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Easy Linear Algebra Question

  1. Sep 26, 2007 #1
    The question is: Suppose one has n×n square matrices X, Y and Z such that
    XY = I and Y Z = I. Show that it follows that X = Z.

    Now if this were XY and ZY, I would just say that:

    XY=ZY -> XY-ZY=0 ->Y(X-Z)=0 -> X-Z=0 -> X=Z.

    I am wondering that since the Y is on different sides of the Z and X this still holds? Thanks!
  2. jcsd
  3. Sep 26, 2007 #2
    I don't think you can just pull the Y out like that.

    If I recall correctly, if XY = I, then doesn't YX = I aswell? If this is true perhaps you could encorporate it into your proof somehow.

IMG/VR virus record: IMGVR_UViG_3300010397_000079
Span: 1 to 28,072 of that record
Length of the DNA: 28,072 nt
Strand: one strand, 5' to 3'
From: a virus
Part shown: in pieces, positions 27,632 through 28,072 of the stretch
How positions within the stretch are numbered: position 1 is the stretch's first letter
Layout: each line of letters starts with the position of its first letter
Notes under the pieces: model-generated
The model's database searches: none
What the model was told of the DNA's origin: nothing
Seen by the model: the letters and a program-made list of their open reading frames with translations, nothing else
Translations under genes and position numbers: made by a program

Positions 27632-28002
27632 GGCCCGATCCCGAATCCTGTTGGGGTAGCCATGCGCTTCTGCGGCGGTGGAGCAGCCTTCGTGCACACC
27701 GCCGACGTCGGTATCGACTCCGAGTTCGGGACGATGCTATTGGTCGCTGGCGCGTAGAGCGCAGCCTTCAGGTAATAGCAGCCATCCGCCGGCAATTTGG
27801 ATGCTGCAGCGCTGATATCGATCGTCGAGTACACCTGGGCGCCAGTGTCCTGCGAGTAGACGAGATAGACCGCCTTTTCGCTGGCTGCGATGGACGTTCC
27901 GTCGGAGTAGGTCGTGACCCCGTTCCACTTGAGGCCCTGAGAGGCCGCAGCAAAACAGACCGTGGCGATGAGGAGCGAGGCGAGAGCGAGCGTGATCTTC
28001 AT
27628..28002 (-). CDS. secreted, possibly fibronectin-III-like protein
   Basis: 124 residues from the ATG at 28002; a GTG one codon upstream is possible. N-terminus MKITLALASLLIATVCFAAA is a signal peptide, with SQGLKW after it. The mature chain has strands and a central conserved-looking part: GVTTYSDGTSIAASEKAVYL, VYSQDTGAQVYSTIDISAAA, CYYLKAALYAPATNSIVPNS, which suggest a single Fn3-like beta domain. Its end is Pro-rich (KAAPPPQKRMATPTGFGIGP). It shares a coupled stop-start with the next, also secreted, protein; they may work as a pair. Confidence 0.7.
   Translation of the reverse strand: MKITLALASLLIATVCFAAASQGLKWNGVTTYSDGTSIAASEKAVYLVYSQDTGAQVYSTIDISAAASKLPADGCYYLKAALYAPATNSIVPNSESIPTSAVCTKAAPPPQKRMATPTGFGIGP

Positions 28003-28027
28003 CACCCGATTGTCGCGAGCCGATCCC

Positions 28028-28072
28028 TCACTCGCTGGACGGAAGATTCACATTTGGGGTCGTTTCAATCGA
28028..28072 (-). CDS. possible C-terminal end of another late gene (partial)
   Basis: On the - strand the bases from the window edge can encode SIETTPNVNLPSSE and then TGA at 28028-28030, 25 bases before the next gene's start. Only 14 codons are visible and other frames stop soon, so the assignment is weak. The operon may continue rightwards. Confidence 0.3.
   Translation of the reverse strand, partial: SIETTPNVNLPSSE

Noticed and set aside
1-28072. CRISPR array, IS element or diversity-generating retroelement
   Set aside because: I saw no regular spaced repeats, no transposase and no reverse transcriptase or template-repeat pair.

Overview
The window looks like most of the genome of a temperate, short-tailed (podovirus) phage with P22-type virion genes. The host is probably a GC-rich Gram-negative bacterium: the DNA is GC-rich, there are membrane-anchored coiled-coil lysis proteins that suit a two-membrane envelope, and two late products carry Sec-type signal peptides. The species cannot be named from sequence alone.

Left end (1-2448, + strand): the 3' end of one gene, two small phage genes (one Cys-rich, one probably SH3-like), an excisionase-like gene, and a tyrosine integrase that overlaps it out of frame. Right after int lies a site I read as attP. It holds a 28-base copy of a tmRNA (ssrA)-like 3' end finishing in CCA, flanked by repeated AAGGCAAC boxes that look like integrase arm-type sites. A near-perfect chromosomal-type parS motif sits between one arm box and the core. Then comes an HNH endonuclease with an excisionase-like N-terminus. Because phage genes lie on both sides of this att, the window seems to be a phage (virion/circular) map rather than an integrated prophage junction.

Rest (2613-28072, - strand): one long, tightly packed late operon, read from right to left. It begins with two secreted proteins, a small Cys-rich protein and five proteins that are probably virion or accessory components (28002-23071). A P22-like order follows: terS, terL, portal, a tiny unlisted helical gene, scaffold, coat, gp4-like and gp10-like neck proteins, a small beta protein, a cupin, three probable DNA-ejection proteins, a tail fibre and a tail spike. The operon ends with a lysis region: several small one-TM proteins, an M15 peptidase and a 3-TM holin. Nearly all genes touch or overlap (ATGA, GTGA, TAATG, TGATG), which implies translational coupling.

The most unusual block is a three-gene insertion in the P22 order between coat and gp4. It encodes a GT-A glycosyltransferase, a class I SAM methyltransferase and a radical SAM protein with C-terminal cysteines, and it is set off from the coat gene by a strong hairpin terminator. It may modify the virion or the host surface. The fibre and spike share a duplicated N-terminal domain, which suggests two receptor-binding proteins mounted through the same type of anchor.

4. Sep 26, 2007 #3
    Actually I think I just figured it out.
    X^-1 Y =X^-1 I -> Y=X^-1

    then sub that in for Y in the other equation
    X^-1 Z = I
    XX^-1 Z = X

    Thanks for your help!
  5. Sep 26, 2007 #4


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    it goes like this: XY = I so XYZ = IZ = Z.

    but YZ = I too, so XYZ = XI = X. so X = XYZ = Z.

    the problem with your argument is that there is no X^-1 unless yoiu prove this problem.

    but if yu are careful, yu can use the fact that X = the left inverse of Y and Z = the right inverse of Y.
  6. Sep 26, 2007 #5
    Oh, I forgot the inverses don't always exist...it has been a bit since I have done and linear algebra work. Your solution makes perfect sense, thanks!
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